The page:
Today I’m going to talk about the 50/20/30 budget. Now, normally I don’t like to set strict budgeting to different categories. I find it’s more useful to me to put as much towards my savings and investments as possible while still feeling comfortable.
For some, they may need more concrete advice that they can follow to the letter. So this article is for you!
This budget is completely different from the traditional way of budgeting. With this method, you allocate certain categories into percentages (hence 50%, 20%, and 30%). The rule of this is to break it down into three categories:
- Debt & Savings
Each category follows a set percentage of your take home pay and is useful in providing set guidance to make sure you stay on track.
1. Needs – 50%
To begin abiding by this rule, set aside no more than half of your income for the absolute necessities in your life. This might seem like a high percentage (and, at 50 percent, it is), but once you consider everything that falls into this category it begins to make a bit more sense.
To be clear, your essential expenses are those you would almost certainly have to pay, regardless of where you lived, where you worked, or what your future plans happen to include. In general, these expenses are nearly the same for everyone and include housing, food, transportation costs and utility bills. The percentage lets you adjust, while still maintaining a sound, balanced budget. And remember, it’s more about the total sum than individual costs. For instance, some people live in high-rent areas, yet can walk to work, while others enjoy much lower housing costs, but transportation is far more expensive.
2. Debt and Savings – 20%
The next step is to dedicate 20 percent of your take-home pay toward your savings and any debt you may have. This includes things you should add to, but wouldn’t endanger your life or leave you homeless if you didn’t. That’s a bit of an oversimplification, but you get the gist. This category of expenses should only be paid after your essentials are already taken care of and before you even think about anything in the last category of personal spending.
Think of this as your “get ahead” category. You’ll pay off debt quicker, and make more significant strides toward a frustration-free future by devoting as much of your income as you can to this category.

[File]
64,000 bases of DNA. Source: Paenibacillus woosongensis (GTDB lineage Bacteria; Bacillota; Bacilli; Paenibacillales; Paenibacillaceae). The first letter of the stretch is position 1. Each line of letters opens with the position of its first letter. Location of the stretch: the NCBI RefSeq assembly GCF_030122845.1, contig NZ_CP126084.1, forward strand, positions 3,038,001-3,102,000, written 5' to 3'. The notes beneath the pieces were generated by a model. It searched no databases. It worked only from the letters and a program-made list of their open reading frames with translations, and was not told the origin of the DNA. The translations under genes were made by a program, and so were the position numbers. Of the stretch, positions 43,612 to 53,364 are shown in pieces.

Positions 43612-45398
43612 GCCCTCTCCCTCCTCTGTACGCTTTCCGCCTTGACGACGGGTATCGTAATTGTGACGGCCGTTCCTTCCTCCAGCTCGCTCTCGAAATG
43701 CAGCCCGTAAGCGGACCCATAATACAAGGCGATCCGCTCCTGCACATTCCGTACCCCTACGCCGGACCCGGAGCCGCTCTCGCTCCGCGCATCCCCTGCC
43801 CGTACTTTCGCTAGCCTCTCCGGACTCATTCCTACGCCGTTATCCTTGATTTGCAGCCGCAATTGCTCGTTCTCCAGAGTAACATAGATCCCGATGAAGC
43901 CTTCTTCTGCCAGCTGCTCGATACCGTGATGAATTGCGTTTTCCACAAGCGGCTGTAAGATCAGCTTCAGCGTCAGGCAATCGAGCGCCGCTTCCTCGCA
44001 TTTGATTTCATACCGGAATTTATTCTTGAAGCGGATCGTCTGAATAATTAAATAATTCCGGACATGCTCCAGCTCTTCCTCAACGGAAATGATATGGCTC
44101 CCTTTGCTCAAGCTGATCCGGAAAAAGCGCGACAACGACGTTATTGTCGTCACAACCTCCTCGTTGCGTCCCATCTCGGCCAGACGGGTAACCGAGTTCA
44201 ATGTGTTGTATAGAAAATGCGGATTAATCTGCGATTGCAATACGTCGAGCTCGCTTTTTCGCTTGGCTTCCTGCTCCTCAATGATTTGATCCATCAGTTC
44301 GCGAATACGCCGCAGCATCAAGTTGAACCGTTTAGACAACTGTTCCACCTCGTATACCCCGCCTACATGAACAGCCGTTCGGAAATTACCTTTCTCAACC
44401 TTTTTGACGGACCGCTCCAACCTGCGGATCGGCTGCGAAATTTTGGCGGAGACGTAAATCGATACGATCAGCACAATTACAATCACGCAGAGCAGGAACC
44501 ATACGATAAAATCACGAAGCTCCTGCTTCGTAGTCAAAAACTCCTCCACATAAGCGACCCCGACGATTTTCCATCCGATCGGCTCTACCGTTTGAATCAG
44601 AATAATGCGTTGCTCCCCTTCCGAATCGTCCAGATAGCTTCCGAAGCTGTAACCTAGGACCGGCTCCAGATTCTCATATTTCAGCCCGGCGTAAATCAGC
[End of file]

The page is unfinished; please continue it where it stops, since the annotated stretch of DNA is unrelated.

The term “retirement” might not carry a sense of urgency when you’re only 24 years old, but it certainly will become more pressing in decades to come. Just keep in mind the advantage of starting early is you will earn compounding interest the longer you let this fund grow.
3. Wants and Desires – 30%
The last and final category is one that can make the most difference in your budget. Some financial experts consider this category completely discretionary, but in modern society, many of these so-called luxuries have taken on more of a mandatory status. It all depends on what you want out of life, and what you’re willing to sacrifice. The reason that this category accounts for a larger percentage than your savings is because so many things fall into it.
These personal lifestyle expenses include items such as your cell phone plan, cable bill and trips to the coffee shop. If you travel extensively or work on-the-go, your cell phone plan is probably more of a necessity than a luxury. However, you have some wiggle room since you can decide upon the tier of the service you’re paying for. Other components of this category include gym memberships, weekend trips and dining out with your friends. Only you can decide which of your expenses can be designated as “personal,” and which ones are truly obligatory. Similar to how no more than 50 percent of your income should go toward essential expenses, 30 percent is the maximum amount you should spend on personal choices. The fewer costs you have in this category, the more progress you’ll make paying down debt and securing your future.
Using This Budget
Establishing good habits will last a lifetime. You don’t need a high income to follow the tenets of the 50/20/30 rule; anyone can do it. Since this is a percentage-based system, the same proportions apply whether you’re earning an entry-level salary and living in a studio apartment, or if you’re years into your career and about to buy your first home.
A note of caution, though: Try not to take this rule too literally. The proportions can be sound, but your life is unlike anyone else’s. What this does is provide a framework for you to work within. Once you review your income and expenses and determine what’s essential and what’s not, only then you can create a budget that helps you make the most of your money.
What do you think of this budgeting guideline? What tips and tricks do you use to save?
Good Luck, Newbies